Texas Children's Hospital celebrates first year of donor breast milk bank
HOUSTON - (Aug. 15, 2012)- Texas Children's Hospital is celebrating the one year anniversary of their donor breast milk bank which helps to provide for the nutritional needs of infants in the Newborn Center, the hospital's neonatal intensive care unit (NICU). Because of the proven health benefits of breast milk for infants, the hospital has followed a feeding protocol of providing 100 percent breast milk to its NICU babies weighing less than 3.3 pounds since January 2009. Due to an increase in the demand for donor breast milk, and the inability of some moms to produce enough to meet their NICU infants' needs, nursing mothers donate their excess breast milk to Texas Children's Mothers' Milk Bank. These milk donations ensure an ample supply is available for the nearly 2,500 critically-ill babies treated at Texas Children's Newborn Center and the hospital's new Pavilion for Women each year. Learn more about Texas Children's Mothers' Milk Bank.
"Since launching our donor milk bank last year, we have received an overwhelming amount of support, and to date more than 38,130 ounces of breast milk have been donated by generous women in our community which have helped more than 350 of our tiniest and most critically-ill babies thrive," said Nancy Hurst, Ph.D., RN, director of Women's Support Services and the Mothers' Milk Bank at Texas Children's Hospital and assistant professor of pediatrics at Baylor College of Medicine (BCM). "We are grateful to all of the women who have given thus far and we continue to see a high demand for donor milk, so we encourage nursing mothers with an ample supply to consider giving a very special gift that will touch many lives."
Studies have shown that premature infants who are exclusively fed human breast milk have lower incidences of developing an often fatal intestinal infection called necrotizing enterocolitis (NEC) and other complications such as gastrointestinal disturbances. Texas Children's reports that since their 100 percent breast milk feeding protocol was implemented in 2009, NEC rates in the NICU have decreased from the national average of 10 to 12 percent to just 2 percent.
"Texas Children's Mothers' Milk Bank allows us to ensure the safe growth of our most fragile infants by providing them with the best nutrition available which is a crucial part of a patient's outcome," said Dr. Stephen Welty, chief of neonatology at Texas Children's Hospital and head of the section of neonatology in the department of pediatrics at BCM.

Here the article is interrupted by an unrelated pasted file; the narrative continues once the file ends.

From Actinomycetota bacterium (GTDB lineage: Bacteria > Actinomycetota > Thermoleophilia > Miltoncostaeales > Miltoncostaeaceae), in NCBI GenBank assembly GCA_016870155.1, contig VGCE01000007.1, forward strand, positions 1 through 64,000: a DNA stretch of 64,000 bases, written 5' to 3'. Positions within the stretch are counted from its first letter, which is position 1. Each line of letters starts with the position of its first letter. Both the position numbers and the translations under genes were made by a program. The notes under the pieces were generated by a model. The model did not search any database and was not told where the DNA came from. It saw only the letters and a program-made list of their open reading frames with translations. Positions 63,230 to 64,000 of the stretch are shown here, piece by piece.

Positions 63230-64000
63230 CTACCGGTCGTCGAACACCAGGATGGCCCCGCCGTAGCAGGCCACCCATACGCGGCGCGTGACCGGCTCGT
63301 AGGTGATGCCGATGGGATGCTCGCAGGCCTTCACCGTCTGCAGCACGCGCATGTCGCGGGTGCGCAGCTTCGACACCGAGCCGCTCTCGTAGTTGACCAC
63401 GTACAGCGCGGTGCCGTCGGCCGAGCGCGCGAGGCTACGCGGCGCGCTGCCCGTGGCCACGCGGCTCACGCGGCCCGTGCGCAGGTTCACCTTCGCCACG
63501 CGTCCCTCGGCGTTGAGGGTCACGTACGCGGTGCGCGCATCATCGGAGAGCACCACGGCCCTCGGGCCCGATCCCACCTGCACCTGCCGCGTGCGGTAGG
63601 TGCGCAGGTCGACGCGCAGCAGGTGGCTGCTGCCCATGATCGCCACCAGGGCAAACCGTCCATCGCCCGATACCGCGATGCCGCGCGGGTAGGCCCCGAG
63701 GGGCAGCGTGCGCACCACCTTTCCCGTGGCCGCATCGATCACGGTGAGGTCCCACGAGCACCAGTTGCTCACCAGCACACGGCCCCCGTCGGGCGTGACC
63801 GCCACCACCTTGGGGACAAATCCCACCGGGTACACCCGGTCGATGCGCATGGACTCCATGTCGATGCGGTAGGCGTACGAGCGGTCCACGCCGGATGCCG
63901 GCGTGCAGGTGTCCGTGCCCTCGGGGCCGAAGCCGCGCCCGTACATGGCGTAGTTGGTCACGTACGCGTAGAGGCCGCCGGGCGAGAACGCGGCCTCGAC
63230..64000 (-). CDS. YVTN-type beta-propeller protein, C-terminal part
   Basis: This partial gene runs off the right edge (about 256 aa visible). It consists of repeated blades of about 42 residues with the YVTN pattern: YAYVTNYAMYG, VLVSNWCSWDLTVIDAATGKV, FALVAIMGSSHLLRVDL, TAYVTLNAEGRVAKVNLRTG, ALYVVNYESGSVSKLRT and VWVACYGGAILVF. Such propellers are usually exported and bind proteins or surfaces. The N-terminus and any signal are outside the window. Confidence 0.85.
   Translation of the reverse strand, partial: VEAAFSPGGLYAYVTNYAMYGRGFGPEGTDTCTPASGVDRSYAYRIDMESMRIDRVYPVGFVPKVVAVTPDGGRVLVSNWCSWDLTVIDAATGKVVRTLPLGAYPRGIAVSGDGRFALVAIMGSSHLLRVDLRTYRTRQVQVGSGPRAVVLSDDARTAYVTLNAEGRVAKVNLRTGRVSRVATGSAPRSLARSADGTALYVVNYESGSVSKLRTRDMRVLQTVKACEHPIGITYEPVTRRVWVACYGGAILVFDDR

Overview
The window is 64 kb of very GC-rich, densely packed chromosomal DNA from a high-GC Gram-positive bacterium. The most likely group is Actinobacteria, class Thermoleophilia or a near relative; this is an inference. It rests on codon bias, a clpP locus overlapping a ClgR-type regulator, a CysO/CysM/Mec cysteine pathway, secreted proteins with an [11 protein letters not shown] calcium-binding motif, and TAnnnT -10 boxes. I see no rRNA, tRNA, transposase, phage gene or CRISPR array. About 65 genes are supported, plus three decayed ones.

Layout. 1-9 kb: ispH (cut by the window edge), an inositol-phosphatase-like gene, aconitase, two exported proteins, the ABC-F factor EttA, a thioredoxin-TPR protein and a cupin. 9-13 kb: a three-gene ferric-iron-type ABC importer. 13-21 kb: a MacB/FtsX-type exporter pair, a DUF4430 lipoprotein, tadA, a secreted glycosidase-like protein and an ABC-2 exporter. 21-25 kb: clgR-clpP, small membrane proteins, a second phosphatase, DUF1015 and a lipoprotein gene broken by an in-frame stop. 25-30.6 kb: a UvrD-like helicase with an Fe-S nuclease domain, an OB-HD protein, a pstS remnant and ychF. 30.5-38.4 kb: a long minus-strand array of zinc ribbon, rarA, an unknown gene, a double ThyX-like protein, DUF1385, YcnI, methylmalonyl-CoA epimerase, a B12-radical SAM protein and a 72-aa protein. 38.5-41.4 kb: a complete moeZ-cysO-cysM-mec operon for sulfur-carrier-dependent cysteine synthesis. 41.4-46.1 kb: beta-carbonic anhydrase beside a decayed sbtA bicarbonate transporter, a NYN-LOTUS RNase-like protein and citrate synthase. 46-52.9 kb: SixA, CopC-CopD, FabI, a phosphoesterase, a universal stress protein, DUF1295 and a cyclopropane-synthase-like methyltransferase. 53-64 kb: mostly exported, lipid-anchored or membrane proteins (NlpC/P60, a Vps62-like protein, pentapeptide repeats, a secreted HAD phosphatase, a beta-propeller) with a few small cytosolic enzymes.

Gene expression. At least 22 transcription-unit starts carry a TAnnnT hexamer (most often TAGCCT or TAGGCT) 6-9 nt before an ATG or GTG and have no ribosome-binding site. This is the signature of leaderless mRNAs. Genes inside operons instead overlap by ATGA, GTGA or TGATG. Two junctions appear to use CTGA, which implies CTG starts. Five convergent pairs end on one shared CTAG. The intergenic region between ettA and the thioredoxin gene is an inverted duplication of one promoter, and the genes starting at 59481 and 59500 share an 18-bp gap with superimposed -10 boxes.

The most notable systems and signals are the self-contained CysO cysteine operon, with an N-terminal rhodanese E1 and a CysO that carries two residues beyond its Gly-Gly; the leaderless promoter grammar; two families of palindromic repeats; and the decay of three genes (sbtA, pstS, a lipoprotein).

Since the opening of Texas Children's Mothers' Milk Bank, 73 qualified donors have donated their excess breast milk, with the largest donation of almost 4,000 ounces coming from one woman, enough milk to feed 20 babies during their NICU hospital stay. However, the majority of women donate the minimum amount of 150 ounces, which goes a long way in keeping up with the increased demand.
Reasons mothers give for donating their milk vary. Some moms donate their extra milk to help babies in need because they had a preterm baby or know someone who has. Others choose to donate because they know they are directly supporting Texas Children's and the babies in the hospital's care and some of the donors are employees of BCM and Texas Children's. The need for more donors continues to grow and mothers who would like to help Texas Children's tiniest patients can visit www.texaschildrens.org/milk to complete an online registration form and assessment questionnaire. After the application is reviewed, potential milk donors will then be contacted to complete a free blood test screening that can be done at one of more than 25 conveniently located Houston-area medical labs. Frozen breast milk can be donated up to 12 months after it has been expressed.
"The donation is an easy process and once you're approved you literally never have to leave your house - you can pump right from your own home, freeze the milk in your own freezer and have FedEx pick up your package when you've collected enough milk to donate to the babies who need it most," said Allison Rutledge, a mom of two who donated her excess breast milk to Texas Children's Mothers' Milk Bank.
To ensure the highest quality control in the testing and pasteurization of the donor milk for infant feeding, Texas Children's contracts with Prolacta Bioscience. Prolacta operates a large, pharmaceutical grade facility that will ensure enough capacity to meet Texas Children's needs. Moms can learn more about Prolacta by visiting their website: www.prolacta.com.
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About Texas Children’s Hospital
Texas Children’s Hospital, a not-for-profit health care organization, is committed to creating a healthier future for children and women throughout the global community by leading in patient care, education and research. Consistently ranked as the best children’s hospital in Texas, and among the top in the nation, Texas Children’s has garnered widespread recognition for its expertise and breakthroughs in pediatric and women’s health. The hospital includes the Jan and Dan Duncan Neurological Research Institute; the Feigin Center for pediatric research; Texas Children’s Pavilion for Women, a comprehensive obstetrics/gynecology facility focusing on high-risk births; Texas Children’s Hospital West Campus, a community hospital in suburban West Houston; and Texas Children’s Hospital The Woodlands, a second community hospital planned to open in 2017. The organization also created the nation’s first HMO for children, has the largest pediatric primary care network in the country and a global health program that’s channeling care to children and women all over the world. Texas Children’s Hospital is affiliated with Baylor College of Medicine. For more information, go to www.texaschildrens.org. Get the latest news by visiting the online newsroom and Twitter at twitter.com/texaschildrens.